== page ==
Feeling overworked? Why finding work-life balance is ever elusive
Discover how your peers feel about this universal challenge, and what they’re doing about it, in Mailchimp & Co’s 2023 Benchmark Report.
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The search for a strong work-life balance is a longstanding one for many of us. From those who work in large companies to those who work for themselves, progressing in our careers while at the same time focusing on things other than our jobs isn’t always easy. We’re told from an early age that if we want something, we have to work for it, and whilst that is mostly true, many of us end up falling into the more toxic side of hustle culture. Ambition and productivity become important values to us, and we see these as diametrically opposed to rest and relaxation. But, the truth is, to be in it for the long haul, and to see real progression over the course of our working lives, we have to create a sustainable work ethic – one that prioritises rest as much as it does productivity.
Certainly, establishing this balance is a constant work-in-progress, and debate still rages across many different industries on how to go about doing this. Nowhere else is this clearer than in Mailchimp & Co’s recent Benchmark Report 2023, where it was revealed that interconnectedness and work-life balance were two of the most salient themes among workers. And while 49 per cent of responding agencies believe that they have a good balance, 39 per cent say they only experience this sporadically, while 12 per cent say that they lack it entirely. Which means that more than 50 per cent of those who responded are struggling in this area.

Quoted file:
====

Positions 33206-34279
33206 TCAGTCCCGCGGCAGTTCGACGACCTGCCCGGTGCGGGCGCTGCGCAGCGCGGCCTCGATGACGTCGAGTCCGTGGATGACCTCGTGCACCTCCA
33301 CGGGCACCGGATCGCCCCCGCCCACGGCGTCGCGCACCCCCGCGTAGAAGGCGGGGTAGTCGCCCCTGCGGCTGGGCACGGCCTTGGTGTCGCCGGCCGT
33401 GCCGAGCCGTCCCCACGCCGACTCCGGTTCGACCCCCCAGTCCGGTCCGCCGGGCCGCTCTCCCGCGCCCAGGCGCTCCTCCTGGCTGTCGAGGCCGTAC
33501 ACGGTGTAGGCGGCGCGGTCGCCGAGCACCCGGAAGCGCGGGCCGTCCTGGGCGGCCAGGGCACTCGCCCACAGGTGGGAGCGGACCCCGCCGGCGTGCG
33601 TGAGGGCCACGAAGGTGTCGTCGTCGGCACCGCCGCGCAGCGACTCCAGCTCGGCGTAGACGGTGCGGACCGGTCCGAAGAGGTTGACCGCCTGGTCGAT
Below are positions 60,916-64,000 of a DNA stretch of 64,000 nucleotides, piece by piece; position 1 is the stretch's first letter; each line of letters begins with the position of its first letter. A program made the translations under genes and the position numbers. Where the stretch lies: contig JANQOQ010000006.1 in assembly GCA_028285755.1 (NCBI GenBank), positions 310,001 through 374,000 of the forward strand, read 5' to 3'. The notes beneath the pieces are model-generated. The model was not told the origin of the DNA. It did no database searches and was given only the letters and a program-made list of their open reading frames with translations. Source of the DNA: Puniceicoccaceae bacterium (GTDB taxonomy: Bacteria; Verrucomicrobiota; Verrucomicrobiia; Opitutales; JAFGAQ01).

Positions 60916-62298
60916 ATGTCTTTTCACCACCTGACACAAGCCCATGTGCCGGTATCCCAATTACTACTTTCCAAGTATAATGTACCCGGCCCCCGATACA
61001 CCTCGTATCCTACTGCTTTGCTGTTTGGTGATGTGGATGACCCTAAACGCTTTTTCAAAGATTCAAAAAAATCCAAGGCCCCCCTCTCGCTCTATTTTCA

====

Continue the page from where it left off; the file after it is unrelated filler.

These statistics show a worrying tendency for overwork, as well as a common thread of day-to-day stress among agency workers.The 2023 Mailchimp & Co Benchmark Report
Furthermore, nearly a third (28 per cent) of responding agencies told Mailchimp that they feel worried and anxious about their business at least once a week, nearly half (48 per cent) say that they work more than the standard 40 hour week, and the majority (33 per cent) report only taking a maximum of 10 days off work last year. Together, these statistics show a worrying tendency for overwork, as well as a common thread of day-to-day stress among agency workers.
With this in mind, we can dig deeper into Mailchimp’s report to find out what others are doing to address these issues and get the balance right. Firstly, and this goes without saying, it’s important not to work around the clock. Compared with 32 per cent of respondents who work over 61 hours per week and report having “no work-life balance”, only 2 per cent of those who work under 40 hours per week say the same thing. Secondly – and equally unsurprising – of those respondents who did take more than 10 days off work last year, a whopping 80 per cent report having a good work-life balance. Clearly, some of the steps needed to improve in this area are relatively simple in theory, and while they’re not always easy to put into practice, it will pay in the long run to work less and relax more.